8. jadnashua

    jadnashua Retired Defense Industry Engineer xxx

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    Retired Systems engineer for defense industry.
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    One thing that can slightly affect the overall bowl water depth is if the toilet (and floor) are out of level. If the toilet tilts backwards some, a bit more water will dribble out the rear, lowering the water level. But, the water depth is fixed regardless of how high you make the tank level assuming the balance between what goes in the tank and the bowl is adjusted properly. The only reasons why that may chance is if you've replaced components with generic ones that either aren't compatible, or not adjusted properly, or if the hose coming out of the filler valve is not properly pointed down the overflow tube (this is how the bowl gets most of its refill water).

    As said already, modern, low-flow toilets have a smaller water spot and/or shallower depth than toilets of old. Keep in mind that the entire bowl needs to be emptied each time you flush, and that limits how big it can be and remain below the federal maximum of 1.6g.

    If the water level returns to the same place after you add water...that's what it is for that toilet...you can't raise it.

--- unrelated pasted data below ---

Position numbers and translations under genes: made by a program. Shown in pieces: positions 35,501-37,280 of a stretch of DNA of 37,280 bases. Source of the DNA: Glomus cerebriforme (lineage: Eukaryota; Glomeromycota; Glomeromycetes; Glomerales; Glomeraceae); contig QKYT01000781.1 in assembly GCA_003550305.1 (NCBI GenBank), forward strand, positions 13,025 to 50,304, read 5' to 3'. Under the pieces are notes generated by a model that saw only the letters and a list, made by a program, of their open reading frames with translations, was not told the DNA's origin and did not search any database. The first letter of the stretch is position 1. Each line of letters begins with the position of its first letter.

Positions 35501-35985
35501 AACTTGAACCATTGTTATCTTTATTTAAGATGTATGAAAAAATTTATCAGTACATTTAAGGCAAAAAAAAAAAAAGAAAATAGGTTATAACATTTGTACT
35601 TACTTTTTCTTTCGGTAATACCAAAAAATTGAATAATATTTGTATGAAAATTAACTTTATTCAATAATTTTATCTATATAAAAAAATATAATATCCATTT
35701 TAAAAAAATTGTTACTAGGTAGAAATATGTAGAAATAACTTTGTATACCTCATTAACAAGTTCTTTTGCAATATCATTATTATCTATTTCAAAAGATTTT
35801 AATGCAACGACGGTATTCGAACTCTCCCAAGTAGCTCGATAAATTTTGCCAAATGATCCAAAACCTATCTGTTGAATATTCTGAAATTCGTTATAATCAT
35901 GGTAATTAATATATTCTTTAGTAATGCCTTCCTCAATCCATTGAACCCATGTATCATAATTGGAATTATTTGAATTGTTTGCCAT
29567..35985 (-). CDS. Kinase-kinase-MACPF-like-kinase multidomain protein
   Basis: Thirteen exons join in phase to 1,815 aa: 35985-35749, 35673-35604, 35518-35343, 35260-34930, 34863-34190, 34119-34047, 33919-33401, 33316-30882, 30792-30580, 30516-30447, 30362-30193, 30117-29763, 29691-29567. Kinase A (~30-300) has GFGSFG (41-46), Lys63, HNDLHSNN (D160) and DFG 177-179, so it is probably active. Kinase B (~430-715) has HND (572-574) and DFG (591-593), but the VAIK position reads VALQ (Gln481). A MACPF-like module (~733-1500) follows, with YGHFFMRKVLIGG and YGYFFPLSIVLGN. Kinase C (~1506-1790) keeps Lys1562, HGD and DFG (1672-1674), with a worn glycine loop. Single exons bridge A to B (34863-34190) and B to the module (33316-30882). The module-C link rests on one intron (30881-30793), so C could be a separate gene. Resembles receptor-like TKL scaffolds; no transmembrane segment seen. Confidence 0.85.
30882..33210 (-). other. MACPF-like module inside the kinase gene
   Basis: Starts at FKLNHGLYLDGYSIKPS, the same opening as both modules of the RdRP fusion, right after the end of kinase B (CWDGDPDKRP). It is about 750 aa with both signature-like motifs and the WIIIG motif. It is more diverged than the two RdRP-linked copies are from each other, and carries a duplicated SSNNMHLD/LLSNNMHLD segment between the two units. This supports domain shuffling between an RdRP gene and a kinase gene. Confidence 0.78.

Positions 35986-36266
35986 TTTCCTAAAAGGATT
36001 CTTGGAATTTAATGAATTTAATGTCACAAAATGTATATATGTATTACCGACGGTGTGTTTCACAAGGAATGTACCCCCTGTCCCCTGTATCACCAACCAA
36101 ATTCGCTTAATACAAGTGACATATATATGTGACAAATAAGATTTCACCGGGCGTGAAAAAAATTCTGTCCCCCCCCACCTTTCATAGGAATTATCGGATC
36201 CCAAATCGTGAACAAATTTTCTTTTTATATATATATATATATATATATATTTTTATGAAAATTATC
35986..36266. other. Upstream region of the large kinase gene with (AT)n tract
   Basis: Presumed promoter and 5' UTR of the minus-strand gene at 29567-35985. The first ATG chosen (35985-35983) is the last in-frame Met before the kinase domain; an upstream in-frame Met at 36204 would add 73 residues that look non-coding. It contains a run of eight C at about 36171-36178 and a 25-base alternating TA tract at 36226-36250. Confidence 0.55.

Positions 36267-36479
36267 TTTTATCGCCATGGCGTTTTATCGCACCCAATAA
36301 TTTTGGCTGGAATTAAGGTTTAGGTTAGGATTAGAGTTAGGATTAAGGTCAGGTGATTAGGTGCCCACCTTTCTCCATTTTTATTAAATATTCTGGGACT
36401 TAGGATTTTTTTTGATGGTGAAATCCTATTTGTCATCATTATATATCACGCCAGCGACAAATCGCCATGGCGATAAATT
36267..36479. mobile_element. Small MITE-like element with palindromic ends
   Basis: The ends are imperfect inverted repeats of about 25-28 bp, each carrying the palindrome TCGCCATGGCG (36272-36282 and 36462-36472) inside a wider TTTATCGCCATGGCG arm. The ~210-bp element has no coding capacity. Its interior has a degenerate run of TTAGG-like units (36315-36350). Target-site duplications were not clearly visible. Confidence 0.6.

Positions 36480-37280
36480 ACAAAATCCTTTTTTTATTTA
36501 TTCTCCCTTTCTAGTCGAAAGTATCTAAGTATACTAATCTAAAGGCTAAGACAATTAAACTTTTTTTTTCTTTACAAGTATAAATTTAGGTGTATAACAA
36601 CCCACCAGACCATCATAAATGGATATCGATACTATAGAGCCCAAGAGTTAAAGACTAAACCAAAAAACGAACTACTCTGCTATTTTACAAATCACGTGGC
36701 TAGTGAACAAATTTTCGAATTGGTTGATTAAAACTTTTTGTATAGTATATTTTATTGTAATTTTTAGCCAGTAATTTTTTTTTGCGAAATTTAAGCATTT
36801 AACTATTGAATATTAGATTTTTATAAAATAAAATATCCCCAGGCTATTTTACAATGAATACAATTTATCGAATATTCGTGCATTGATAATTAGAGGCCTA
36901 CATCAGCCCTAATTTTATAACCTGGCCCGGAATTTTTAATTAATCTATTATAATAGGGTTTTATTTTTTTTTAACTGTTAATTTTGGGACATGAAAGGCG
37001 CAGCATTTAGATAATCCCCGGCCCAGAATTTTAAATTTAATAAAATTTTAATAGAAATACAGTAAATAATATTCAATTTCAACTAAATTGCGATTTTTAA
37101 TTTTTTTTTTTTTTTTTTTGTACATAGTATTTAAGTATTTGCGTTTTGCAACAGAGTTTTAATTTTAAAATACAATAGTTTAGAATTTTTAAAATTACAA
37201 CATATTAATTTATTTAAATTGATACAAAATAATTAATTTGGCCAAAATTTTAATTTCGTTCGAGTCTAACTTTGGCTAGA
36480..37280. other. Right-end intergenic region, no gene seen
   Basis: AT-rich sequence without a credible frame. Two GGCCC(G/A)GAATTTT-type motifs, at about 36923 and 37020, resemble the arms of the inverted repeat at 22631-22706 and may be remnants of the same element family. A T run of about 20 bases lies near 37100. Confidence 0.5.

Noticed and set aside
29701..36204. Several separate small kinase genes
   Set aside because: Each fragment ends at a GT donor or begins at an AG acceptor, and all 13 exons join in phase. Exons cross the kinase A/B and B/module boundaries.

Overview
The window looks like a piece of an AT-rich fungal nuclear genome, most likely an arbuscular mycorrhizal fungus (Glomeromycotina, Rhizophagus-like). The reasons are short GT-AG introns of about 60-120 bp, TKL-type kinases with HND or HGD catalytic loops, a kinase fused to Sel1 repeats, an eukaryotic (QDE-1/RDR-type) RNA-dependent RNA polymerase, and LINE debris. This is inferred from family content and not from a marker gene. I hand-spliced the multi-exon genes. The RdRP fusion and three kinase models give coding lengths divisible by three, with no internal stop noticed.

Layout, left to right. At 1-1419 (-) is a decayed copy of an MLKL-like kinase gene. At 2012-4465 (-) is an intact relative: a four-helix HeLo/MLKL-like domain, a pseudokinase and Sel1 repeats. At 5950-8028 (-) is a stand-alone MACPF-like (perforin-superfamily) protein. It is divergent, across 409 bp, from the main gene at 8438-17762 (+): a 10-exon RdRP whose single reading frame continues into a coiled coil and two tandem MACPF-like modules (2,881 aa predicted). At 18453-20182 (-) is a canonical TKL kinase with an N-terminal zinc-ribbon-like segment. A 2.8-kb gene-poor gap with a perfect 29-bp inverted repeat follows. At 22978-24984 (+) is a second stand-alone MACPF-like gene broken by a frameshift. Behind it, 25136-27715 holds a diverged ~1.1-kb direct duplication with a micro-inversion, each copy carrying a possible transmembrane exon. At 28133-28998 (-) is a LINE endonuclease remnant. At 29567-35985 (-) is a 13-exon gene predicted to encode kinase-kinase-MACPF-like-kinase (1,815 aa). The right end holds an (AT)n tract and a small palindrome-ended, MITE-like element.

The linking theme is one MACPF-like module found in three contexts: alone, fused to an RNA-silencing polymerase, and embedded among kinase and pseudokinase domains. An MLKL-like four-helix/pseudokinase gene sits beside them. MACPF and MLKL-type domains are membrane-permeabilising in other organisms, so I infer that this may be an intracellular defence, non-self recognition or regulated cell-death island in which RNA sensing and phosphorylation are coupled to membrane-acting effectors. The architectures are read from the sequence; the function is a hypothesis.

9. Tintin

    Tintin Member

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    Mar 23, 2017
    Location:
    Portland, OR
    Glacier Bay 2-piece 1.28 GPF Dual Flush High Efficiency Elongated Toilet is the model I have. All of that makes sense except that about a year ago the settle level was higher, no question, and it's the same toilet and the only thing I replaced is the fill valve (because the water level was low), which seems to be working as it should.
     
  10. jadnashua

    jadnashua Retired Defense Industry Engineer xxx

    Joined:
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    Occupation:
    Retired Systems engineer for defense industry.
    Location:
    New England
    There is only one 'full' level for a toilet bowl. If you manually add water and the level returns to where it was, that's as full as it can get, ever.

    If you add water, and it stays higher, you may either have the wrong fill valve, or if it's adjustable, it's not adjusted properly. The fill valve only measures how much water goes into the tank. It does not know how much made it to the bowl. SOme valves have a manual adjustment to balance the flow between the tank and the bowl. The goal is for the tank to be refilled at the same time as the bowl is so you don't waste water. Any excess in the bowl just runs down the drain.

    If the bowl fill level is significantly different than it was, the bowl may have developed a crack in it. Depending on where it is, it may not leak onto the floor, but just leak down the drain.